Woodstock is a city with a population of about 40,000 people, located in Oxford County on a busy transportation corridor in southern Ontario. With several large employers in town, it’s a place where people want to live.
But it started small, when two villages, Blandford and Town Plot, came together in the mid-1800s. The settlements were divided by a spring-fed swamp and the town grew up around it. The waterways that still run through the city today are part of the headwaters of the Thames River.
So, what happens in Woodstock’s watersheds does not stay there. The Thames River winds its way southwest across a prosperous agricultural landscape — including the City of London, nearly 400,000 strong — before entering Lake St. Clair and the Great Lakes system.
“Woodstock is very successful at attracting development,” says Phil Holst, a DUC director and lifelong resident of Oxford County. “This watershed is being steadily urbanized but, thanks to planning, our grandchildren will stay connected to the urban creeks and wetlands, reaping the health benefits of clean water and time spent in nature.”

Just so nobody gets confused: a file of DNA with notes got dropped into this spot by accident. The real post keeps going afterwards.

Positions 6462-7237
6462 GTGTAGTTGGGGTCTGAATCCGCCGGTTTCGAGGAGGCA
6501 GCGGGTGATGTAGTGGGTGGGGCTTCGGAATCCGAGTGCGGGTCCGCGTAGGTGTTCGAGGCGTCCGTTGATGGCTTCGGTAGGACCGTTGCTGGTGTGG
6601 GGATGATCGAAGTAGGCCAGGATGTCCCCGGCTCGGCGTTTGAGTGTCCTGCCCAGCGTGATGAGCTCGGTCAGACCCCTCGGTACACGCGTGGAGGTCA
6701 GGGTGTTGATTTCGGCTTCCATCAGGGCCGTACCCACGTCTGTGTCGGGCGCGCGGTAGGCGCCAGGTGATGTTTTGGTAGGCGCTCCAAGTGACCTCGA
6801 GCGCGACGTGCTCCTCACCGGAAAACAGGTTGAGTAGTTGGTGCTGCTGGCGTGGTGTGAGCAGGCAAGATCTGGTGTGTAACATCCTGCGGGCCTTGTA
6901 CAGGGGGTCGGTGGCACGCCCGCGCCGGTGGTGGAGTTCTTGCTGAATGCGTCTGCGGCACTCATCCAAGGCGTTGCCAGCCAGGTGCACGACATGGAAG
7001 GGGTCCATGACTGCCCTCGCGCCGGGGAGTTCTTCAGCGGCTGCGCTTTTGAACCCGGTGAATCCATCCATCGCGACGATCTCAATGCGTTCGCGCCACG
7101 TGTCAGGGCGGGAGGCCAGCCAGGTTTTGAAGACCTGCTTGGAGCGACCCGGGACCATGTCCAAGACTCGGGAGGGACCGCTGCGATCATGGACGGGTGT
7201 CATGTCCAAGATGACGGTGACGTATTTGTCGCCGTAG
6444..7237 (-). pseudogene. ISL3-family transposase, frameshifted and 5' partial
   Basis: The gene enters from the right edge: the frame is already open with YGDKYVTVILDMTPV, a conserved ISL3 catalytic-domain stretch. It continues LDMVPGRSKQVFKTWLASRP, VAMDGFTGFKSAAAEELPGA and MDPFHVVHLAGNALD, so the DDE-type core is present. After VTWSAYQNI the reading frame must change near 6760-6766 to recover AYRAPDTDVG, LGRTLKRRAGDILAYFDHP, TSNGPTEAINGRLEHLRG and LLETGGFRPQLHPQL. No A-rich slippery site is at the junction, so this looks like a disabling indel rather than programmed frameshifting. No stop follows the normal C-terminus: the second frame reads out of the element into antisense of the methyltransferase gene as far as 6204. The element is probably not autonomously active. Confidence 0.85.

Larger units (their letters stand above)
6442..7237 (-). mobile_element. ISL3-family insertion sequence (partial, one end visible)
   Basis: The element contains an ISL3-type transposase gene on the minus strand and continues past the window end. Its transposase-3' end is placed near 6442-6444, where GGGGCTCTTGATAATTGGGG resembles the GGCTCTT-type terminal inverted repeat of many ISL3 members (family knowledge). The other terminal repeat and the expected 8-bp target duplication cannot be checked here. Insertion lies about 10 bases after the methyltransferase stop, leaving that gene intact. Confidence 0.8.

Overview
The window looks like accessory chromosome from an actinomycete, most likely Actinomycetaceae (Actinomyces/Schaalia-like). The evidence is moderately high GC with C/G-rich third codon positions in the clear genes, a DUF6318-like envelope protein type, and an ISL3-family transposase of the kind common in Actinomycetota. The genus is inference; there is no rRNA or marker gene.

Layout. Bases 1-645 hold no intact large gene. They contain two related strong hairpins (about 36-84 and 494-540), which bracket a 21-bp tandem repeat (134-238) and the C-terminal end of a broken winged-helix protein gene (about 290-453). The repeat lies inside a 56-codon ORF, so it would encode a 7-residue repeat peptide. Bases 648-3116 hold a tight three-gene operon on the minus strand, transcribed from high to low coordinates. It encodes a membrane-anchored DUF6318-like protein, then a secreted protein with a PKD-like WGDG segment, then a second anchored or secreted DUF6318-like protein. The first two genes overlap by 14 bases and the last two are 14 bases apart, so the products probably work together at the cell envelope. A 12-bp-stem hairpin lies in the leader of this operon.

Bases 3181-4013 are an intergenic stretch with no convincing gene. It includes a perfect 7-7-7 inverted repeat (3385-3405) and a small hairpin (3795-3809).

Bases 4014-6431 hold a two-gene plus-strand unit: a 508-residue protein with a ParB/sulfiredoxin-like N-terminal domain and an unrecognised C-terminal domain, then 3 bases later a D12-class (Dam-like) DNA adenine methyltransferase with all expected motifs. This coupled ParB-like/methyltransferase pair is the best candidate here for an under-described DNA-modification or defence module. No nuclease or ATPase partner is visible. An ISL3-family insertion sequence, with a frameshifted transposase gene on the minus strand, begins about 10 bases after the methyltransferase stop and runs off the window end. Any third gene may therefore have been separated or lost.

What do you need to green the heart of a city?
For Woodstock, it took years of planning and partnerships among Stewardship Oxford, DUC, the Upper Thames River Conservation Authority, Oxford County and the City of Woodstock to restore these wetlands to their full potential. Add to this successful mix years of work by Holst, creating momentum for large-scale changes.
Roger Boyd chairs Stewardship Oxford, a volunteer-based council that connects landowners with conservation programs. “Getting a rehabilitation project started takes the right mix of political will, statutory approval, community engagement and volunteer support. With the patient yet dogged persistence of Phil Holst, mainly, we’re on our way to a much more interesting place.”
Woodstock’s Triple Crown: A how-to of urban watershed renewal
Jeff Krete oversees DUC’s projects in south-central Ontario. “We’ve been working in Oxford County for the past couple of decades,” says Krete. “Woodstock sets an example of what can be done with restoration work planned over years.”